There used to be a disco lamp called a pinspot (which was a 6V 30W #4515 lamp housed with a transformer). They became a commodity product and there was a race to the bottom in price with transformer quality suffering.
However, reducing the transformer size by running them closer to the saturation limit made the transformers run hotter and saturate more on switch-on. Flashing the pinspots rapidly killed them, due to the saturation. Those on dimmers had no problems.
The mains transformer will be optimised for the region of frequencies around 50Hz, so higher frequency signal components may greatly reduce efficiency perhaps. I don't think it's so much the HF content as the DC content?

So, what about that idea of a capacitor across the transformer primary?..

Cheers!
 

Ian0

Joined Aug 7, 2020
6,706
The mains transformer will be optimised for the region of frequencies around 50Hz, so higher frequency signal components may greatly reduce efficiency perhaps. I don't think it's so much the HF content as the DC content?

So, what about that idea of a capacitor across the transformer primary?..

Cheers!
It does nothing for the DC content. In conjunction with a series inductor it would remove some hf, but I don‘t suspect the amount of hf is a problem..
 

Thread Starter

FloWolF

Joined Nov 17, 2022
9
It does nothing for the DC content. In conjunction with a series inductor it would remove some hf, but I don‘t suspect the amount of hf is a problem..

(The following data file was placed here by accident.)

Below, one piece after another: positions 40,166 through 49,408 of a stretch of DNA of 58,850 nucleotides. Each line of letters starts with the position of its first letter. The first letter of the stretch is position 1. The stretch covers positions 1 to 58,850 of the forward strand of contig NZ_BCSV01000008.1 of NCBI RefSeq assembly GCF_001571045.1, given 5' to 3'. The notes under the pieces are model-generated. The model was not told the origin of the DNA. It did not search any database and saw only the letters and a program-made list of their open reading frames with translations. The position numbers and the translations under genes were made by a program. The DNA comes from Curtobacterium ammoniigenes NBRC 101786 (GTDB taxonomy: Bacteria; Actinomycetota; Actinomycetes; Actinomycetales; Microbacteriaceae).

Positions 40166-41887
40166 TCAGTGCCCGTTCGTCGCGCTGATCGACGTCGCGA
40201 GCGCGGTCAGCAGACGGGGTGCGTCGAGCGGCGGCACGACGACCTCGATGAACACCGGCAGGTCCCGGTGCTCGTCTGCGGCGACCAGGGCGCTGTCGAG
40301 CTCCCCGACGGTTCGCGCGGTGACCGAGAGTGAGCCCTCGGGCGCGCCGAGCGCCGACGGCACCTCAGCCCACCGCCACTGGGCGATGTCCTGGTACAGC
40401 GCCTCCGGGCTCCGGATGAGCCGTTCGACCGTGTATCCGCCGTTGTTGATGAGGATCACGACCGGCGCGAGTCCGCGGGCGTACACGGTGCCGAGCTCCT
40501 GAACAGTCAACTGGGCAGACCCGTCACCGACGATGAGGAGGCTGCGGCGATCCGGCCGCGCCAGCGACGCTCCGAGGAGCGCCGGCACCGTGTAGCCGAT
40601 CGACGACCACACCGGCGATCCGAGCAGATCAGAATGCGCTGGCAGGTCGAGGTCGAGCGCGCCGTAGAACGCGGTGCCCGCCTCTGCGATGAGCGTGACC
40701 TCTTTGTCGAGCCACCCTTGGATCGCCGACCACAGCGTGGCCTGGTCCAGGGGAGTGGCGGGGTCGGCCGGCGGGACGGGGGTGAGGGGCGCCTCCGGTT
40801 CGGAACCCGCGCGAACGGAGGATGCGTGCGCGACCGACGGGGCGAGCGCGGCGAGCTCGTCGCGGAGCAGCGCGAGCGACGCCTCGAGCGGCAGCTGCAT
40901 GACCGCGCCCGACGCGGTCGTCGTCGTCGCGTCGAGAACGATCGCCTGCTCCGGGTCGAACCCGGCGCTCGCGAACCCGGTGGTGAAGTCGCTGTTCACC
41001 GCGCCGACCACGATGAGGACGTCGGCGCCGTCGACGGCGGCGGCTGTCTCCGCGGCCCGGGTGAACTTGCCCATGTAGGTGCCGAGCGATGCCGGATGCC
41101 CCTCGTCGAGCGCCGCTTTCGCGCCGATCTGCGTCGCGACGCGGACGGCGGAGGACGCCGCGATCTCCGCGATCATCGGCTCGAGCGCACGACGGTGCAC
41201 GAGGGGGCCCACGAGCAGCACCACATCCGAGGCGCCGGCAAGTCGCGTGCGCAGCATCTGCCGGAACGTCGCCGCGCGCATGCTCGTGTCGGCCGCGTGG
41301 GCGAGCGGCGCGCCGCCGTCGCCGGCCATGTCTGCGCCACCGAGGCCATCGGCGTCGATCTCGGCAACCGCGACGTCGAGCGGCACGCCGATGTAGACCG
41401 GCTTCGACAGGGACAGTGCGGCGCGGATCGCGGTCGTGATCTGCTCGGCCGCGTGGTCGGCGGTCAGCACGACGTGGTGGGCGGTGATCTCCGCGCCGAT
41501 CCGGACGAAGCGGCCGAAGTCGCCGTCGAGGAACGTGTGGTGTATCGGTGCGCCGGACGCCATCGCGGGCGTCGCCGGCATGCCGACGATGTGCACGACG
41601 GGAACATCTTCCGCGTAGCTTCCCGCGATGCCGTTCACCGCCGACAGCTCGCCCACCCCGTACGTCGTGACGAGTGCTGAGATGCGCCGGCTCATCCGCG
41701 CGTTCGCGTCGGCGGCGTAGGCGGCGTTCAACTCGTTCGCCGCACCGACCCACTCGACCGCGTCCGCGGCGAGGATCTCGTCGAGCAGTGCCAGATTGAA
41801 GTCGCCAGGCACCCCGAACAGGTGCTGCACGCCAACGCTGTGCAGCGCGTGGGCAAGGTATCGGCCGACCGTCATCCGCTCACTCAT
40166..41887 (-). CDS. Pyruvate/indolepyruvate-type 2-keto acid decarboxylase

Should the capacitor not charge in one direction, then discharge and recharge in the other, removing the DC and converting it into some shape of slope instead? I'm not looking to convert it to a sine wave, just modifying the waveform so the transformer is happy with it. Cheers!

Shaun/FloWolF
 

Ian0

Joined Aug 7, 2020
6,706
Should the capacitor not charge in one direction, then discharge and recharge in the other, removing the DC and converting it into some shape of slope instead?

Shaun/FloWolF
No. Does a smoothing capacitor remove the DC content of your power supply?
 

Thread Starter

FloWolF

Joined Nov 17, 2022
9
No. Does a smoothing capacitor remove the DC content of your power supply?
No, but it does charge and discharge to reduce the peaks and fill in the troughs, and simple RC networks can be used to approximate a sine wave from a square wave signal, and this is where I was coming from.

Understand I am not trying to be argumentative, but in order for me to shift old faulty knowledge and reasoning out I need to grasp and understand the new information, and where I got it wrong or it just won't sit. This isn't on purpose, it's just the way my somewhat autistic mind has always been, sometimes to my benefit, sometimes to my detriment.

Thanks for your understanding.

Shaun/FloWolF
 
Top